The sense of immediacy and the sheer excitement of the 14th Van Cliburn International Piano Competition are gone, but this year’s event still has something to offer. The latest offering came Tuesday with the release of albums by the three top prize winners: Vadym Kholodenko (gold medalist), Beatrice Rana (silver medalist) and Sean Chen (crystal award).
Overall, the three Harmonia Mundi discs are clearly recorded, with excellent sound and freedom from ambient noise, though some applause at the end of pieces is recorded for posterity. The works recorded are selections from the three solo-recital phases of the competition, which occurred in May and June: two preliminary recitals and one semifinal recital by each contestant.
For me, the biggest surprise among the releases is the disc of Chen, the only American among the top three. He was certainly impressive during the competition (who wasn’t?), but he wasn’t on my guess list of potential prize-winners.
Listening to his recording in quiet surroundings, it became clear that a reassessment was in order.
The disc begins with Brahms’ Variations on an Original Theme, Opus 21, No. 1, a lesser-known work than the composer’s frequently played Handel and Paganini variations. Chen gives it a beautiful performance, notable for the pianist’s lyrical approach and pleasant tone even in more virtuosic passages.
Even more impressive is Chen’s performance of Beethoven’s Hammerklavier sonata, which occupied his entire Phase 2 preliminary recital during the competition (the Brahms was from his semifinals recital). This monumental work is given a mature interpretation notable for its fluid pacing and dramatic drive. The second movement is pixie-ish in character; the long, slow movement is deeply moving; and a sense of inevitability is sustained in the finale.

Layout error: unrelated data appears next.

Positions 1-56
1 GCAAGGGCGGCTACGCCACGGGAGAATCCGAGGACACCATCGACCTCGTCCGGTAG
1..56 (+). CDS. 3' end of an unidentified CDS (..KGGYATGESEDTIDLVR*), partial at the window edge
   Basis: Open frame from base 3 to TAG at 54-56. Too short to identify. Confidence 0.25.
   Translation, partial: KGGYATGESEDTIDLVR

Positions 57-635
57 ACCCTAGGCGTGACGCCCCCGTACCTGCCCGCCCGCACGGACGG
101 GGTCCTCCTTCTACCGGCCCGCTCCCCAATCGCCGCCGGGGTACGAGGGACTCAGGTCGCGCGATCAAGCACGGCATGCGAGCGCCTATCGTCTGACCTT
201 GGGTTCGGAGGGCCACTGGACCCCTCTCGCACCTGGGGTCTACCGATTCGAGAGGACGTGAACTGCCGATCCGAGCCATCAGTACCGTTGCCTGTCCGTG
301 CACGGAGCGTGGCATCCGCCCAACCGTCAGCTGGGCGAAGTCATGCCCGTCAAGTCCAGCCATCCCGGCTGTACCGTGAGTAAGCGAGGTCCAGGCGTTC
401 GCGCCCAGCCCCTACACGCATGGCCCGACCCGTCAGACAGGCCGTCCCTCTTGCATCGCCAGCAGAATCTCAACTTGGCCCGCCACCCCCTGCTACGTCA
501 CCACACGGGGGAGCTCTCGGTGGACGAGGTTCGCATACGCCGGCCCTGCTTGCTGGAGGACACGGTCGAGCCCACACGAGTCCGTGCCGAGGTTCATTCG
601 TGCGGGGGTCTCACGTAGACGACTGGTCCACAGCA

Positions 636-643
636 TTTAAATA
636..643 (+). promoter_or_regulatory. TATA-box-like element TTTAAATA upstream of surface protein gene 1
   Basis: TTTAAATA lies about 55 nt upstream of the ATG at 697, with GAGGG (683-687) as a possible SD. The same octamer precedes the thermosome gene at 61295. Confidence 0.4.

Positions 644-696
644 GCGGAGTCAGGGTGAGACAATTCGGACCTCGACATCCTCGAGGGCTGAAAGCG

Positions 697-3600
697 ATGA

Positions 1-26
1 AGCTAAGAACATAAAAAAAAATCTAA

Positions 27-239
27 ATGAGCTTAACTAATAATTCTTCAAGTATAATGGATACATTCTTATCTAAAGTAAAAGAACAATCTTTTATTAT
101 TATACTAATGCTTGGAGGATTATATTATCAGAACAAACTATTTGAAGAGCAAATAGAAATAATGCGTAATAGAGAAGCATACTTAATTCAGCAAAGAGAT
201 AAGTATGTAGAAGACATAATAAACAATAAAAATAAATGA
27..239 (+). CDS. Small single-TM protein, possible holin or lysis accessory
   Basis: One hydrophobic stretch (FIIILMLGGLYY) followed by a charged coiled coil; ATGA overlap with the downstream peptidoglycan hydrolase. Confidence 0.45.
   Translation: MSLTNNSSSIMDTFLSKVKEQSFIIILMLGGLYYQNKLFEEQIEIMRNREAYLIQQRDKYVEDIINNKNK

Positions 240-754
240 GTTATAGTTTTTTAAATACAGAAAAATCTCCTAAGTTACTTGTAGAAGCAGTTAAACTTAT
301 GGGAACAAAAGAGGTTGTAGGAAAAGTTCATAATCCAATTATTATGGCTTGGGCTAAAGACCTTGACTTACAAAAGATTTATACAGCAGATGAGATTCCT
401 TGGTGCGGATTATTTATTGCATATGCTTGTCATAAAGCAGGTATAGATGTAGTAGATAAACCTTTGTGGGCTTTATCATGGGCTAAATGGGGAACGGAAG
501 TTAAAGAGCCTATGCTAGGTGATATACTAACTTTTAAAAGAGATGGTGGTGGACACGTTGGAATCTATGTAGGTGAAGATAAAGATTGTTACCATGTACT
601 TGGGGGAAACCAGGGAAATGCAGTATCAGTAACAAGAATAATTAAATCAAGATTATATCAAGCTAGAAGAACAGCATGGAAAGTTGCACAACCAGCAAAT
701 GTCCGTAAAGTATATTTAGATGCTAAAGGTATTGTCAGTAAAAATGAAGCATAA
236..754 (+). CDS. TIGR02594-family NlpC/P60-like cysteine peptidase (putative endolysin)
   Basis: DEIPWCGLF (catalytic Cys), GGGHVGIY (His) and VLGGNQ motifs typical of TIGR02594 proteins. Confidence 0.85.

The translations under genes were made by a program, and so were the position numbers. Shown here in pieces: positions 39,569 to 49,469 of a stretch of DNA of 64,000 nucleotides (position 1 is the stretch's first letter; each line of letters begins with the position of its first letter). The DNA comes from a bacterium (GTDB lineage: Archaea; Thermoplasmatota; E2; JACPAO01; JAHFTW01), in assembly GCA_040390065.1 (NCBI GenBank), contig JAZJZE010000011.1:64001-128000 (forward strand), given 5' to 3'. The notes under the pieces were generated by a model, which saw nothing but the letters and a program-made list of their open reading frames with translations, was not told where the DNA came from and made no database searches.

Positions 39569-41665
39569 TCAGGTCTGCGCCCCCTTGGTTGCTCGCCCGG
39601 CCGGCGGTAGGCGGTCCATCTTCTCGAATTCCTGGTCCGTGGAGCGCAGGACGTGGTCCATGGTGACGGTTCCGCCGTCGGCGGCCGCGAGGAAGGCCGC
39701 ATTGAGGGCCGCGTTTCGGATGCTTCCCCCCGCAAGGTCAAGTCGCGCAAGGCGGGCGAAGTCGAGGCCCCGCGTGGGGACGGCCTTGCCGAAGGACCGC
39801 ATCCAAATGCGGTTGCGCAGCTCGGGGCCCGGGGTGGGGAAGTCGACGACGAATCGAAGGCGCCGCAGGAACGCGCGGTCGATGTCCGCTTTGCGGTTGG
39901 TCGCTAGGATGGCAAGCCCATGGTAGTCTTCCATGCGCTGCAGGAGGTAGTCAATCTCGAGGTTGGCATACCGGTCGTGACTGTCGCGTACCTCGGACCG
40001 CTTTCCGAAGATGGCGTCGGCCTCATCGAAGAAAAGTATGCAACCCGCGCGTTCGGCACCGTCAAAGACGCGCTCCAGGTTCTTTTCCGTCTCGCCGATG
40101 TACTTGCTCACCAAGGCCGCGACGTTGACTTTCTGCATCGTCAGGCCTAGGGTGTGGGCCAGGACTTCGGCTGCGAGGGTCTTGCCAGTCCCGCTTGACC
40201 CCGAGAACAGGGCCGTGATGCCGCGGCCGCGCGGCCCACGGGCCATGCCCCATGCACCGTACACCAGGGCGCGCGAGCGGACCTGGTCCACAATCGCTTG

Three Études by Bartók, taken from Chen’s first preliminary recital, are an impressive conclusion to the disc. By turns virtuosic and impressionistic, the études don’t lose their lyrical sense even in the many muscular passages.
Aside from Christopher Theofanidis’ required Birichino, which is not included on any of the three discs, Liszt’s Transcendental Études were the entirety of Kholodenko’s semifinals recital in the Cliburn. Oddly enough, he left out the ninth of Liszt’s 12 études — La Ricordanza, which means “remembrance.” Maybe he felt he was pushing the time limit.
At any rate, La Ricordanza is included on the Ukrainian Kholodenko’s disc — the only work on the three discs that was not actually played during the competition. Its presence is welcome — La Ricordanza happens to be my favorite of the études, and it’s nice to have the set rounded out.
Kholodenko’s performance of the Transcendental Études is awesome. He deals with the many technical difficulties with apparent ease, but what is most impressive is how he manages to convince the listener that many of the études are works of art — though it’s still easier to take the more lyrical or personable ones such as Paysage ( Scenery) , Feux Follets ( Wills o’ the Wisp) or Harmonies du Soir ( Evening Harmony) .
One point in the CD’s favor is that you don’t have to watch Kholodenko wipe the sweat off his face and the piano keys, as he inevitably had to do during the competition.
A blazing performance of Stravinsky’s Three Movements From Petrouchka (how many times has that been played at the Cliburn?) gets Kholodenko’s disc off to a roaring start.
Italy’s Rana, who probably would have received my vote for the gold, gives appealing performances of Schumann’s Symphonic Études, Ravel’s Gaspard de la Nuit and Bartók’s Out of Doors, which come from two preliminary recitals.
The ease with which she deals with the more muscular aspects of the Ravel and Bartók tests the idea that women have physical limitations at the piano. There’s also nothing lacking in her haunting accounts of the more impressionistic passages in these works.
All three discs are a tribute to the judges’ acumen, and a pleasure to hear.